TENERIFE, Spain – Network defenders who rely solely on lists of assets to protect are running a fool’s errand.
Instead, it’s crucial to think in graphs to not only visualize threats, but also to understand network edges, and dependencies between assets and accounts in order to be able to capture attacker activities and render them useless.
John Lambert, general manager of Microsoft’s Threat Intelligence Center, said in today’s keynote address at the Kaspersky Lab Security Analyst Summit that while successful defenders may understand the basic security principles of confidentiality, integrity and availability, they’re interpreting each point on the triad in radically new ways.
“They’re discarding stuff that doesn’t work,” Lambert said. “And stuff they don’t have, they’re inventing it.”
Lambert recalled a time not so long ago when defenders were too protective of their intelligence. It was crucial to understand the assets in their environments, develop incident response plans, and view penetration test results as a report card on their internal security—an output. Intelligence was rarely shared; for example, analysts weren’t sent to security conferences for fear of “blabbing” threat indicators that might give away a competitive advantage.
Modern defenders cannot afford to think that way, Lambert said. One graph he demonstrated showed a graph of dependencies between network edges, accounts, permissions that spread across the screen like bacteria in a petri dish.
“Modern defenders, they have a graph of things to protect,” Lambert said. “They think about adversaries and their next move. They find trusted peers in the community, and understand the importance of learning from others and their practices. Pen-tests are diagnostics to successful defenders, not a report card. Pen-tests are input, with a goal of increasing attacker requirements.”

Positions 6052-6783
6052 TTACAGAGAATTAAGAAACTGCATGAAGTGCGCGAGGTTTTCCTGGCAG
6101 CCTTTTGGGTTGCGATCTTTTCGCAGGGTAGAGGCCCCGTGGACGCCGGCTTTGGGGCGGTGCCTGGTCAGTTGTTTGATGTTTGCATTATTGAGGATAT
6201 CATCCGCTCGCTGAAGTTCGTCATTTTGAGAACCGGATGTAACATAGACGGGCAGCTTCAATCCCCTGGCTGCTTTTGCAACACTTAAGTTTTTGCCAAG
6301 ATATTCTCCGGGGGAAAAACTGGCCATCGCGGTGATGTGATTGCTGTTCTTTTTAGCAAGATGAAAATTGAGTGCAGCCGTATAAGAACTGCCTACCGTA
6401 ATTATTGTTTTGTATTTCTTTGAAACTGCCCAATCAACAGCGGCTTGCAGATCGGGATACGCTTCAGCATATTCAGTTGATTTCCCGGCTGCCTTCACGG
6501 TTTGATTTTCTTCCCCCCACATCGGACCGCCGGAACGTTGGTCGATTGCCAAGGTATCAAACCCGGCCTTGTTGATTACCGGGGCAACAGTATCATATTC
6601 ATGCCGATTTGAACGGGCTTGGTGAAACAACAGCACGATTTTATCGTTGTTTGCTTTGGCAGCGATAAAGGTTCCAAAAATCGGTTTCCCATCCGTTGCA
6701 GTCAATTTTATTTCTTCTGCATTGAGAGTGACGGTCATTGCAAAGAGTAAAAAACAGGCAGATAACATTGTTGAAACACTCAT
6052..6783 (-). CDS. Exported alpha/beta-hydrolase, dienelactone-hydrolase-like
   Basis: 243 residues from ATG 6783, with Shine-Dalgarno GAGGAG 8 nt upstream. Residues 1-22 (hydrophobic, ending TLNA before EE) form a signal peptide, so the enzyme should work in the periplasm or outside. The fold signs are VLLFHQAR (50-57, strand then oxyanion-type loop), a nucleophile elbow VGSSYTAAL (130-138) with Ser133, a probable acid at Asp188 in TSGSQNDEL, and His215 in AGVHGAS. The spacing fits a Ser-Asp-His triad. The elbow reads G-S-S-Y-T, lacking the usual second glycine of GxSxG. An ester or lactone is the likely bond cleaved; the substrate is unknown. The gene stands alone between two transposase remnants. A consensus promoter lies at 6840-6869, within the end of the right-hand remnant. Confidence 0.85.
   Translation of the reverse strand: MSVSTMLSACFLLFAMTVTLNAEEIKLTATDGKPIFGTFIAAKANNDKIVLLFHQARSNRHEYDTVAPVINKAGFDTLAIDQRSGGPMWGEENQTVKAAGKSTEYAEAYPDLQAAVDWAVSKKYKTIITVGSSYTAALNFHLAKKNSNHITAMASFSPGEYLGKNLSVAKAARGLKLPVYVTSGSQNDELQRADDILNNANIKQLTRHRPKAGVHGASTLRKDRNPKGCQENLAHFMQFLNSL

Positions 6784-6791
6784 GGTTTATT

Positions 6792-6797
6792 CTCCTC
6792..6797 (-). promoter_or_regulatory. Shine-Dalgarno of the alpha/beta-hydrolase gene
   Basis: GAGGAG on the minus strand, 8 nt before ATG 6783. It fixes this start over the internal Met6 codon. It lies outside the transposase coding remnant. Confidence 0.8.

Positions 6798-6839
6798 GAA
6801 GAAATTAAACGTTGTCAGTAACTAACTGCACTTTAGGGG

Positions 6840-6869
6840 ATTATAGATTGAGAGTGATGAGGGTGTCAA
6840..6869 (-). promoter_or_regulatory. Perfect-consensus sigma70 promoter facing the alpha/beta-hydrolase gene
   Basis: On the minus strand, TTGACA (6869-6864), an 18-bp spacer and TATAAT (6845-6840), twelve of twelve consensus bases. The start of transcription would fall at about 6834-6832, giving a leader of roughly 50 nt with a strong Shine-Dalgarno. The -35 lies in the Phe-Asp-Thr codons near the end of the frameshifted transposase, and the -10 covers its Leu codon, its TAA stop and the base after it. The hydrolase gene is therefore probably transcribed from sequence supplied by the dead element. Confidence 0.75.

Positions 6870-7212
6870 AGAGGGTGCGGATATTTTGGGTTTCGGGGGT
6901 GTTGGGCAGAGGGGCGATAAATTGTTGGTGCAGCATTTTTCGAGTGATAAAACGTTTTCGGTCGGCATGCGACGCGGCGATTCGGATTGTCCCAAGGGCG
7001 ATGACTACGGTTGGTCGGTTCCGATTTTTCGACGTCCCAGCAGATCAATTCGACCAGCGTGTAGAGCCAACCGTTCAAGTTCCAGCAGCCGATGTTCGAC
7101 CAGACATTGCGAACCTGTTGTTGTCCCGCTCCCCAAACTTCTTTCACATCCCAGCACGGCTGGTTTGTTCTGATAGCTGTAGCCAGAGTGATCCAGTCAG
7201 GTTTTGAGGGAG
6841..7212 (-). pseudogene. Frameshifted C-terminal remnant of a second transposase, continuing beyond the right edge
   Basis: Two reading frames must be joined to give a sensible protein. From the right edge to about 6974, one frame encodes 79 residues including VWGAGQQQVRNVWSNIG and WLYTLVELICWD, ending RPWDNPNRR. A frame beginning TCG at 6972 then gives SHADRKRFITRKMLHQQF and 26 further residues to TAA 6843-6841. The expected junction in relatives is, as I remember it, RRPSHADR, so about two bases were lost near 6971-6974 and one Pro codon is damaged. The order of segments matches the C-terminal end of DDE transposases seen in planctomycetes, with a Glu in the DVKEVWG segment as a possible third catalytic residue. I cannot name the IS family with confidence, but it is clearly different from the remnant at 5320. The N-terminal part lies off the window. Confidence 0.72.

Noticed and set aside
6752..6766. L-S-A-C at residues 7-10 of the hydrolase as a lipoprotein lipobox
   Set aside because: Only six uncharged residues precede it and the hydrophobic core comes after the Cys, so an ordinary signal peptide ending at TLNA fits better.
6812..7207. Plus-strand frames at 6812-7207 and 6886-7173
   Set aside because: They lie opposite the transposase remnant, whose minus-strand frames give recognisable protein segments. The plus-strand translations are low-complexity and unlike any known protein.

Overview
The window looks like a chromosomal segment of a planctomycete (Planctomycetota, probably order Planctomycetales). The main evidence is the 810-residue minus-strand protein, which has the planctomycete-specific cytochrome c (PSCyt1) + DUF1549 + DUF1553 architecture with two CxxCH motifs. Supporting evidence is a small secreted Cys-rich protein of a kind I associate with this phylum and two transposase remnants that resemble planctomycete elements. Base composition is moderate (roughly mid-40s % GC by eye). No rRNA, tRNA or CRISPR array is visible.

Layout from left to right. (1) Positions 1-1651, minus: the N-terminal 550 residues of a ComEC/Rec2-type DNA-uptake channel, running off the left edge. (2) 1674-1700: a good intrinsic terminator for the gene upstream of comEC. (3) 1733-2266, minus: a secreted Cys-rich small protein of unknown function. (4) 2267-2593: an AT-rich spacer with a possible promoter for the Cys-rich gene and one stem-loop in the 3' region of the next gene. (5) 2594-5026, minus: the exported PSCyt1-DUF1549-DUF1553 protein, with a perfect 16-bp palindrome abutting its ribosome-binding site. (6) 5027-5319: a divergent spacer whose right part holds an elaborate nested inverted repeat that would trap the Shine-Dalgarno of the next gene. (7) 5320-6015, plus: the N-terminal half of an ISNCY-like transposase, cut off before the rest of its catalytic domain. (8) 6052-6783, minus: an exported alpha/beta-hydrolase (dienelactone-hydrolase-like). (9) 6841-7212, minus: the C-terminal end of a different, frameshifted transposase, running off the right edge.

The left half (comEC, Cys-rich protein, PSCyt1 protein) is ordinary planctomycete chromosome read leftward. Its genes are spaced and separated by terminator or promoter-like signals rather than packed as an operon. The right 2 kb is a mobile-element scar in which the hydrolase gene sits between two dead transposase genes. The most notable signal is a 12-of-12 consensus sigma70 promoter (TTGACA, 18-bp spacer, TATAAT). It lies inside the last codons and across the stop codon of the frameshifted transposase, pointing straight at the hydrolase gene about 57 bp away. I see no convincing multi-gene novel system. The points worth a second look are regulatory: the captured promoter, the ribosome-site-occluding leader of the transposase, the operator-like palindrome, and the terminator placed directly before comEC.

Lambert shared examples of changes Microsoft has made to core security and detection processes that have eventually made their way into patches and updates that have eliminated scores of zero-days.
“We are in a world where modern defenders are sharing about adversaries across geographies, industries and even within lines of competition,” Lambert said. “Threats are common thing we all face. There’s no magical information-sharing thing. It’s a trust-based thing. You have to get to know people, you’re not trading with a vendor, you’re sharing with a person. It’s not a transactional relationship. You want to give them indicators because you want them to find more out there and it will help you down the line.”
The goal should be not only to get attackers off your network and imprison hacker activity, but also to raise the cost of exploit development for attackers.
“You want to force adversaries to go back to development,” Lambert said, adding that cooperation, even among professional competitors, leads to important research being published, which could awaken others to lend a fresh set of eyes to the problem.
“The goal should be to remove all of us from a world of information siloes and not sharing, to a world where hacker activity is imprisoned and all their opsec mistakes are trapped and can’t be used anymore,” Lambert said. “Knowledge of intrusion sets grows and grows. This just serves to improve adversary coverage and helps everyone.”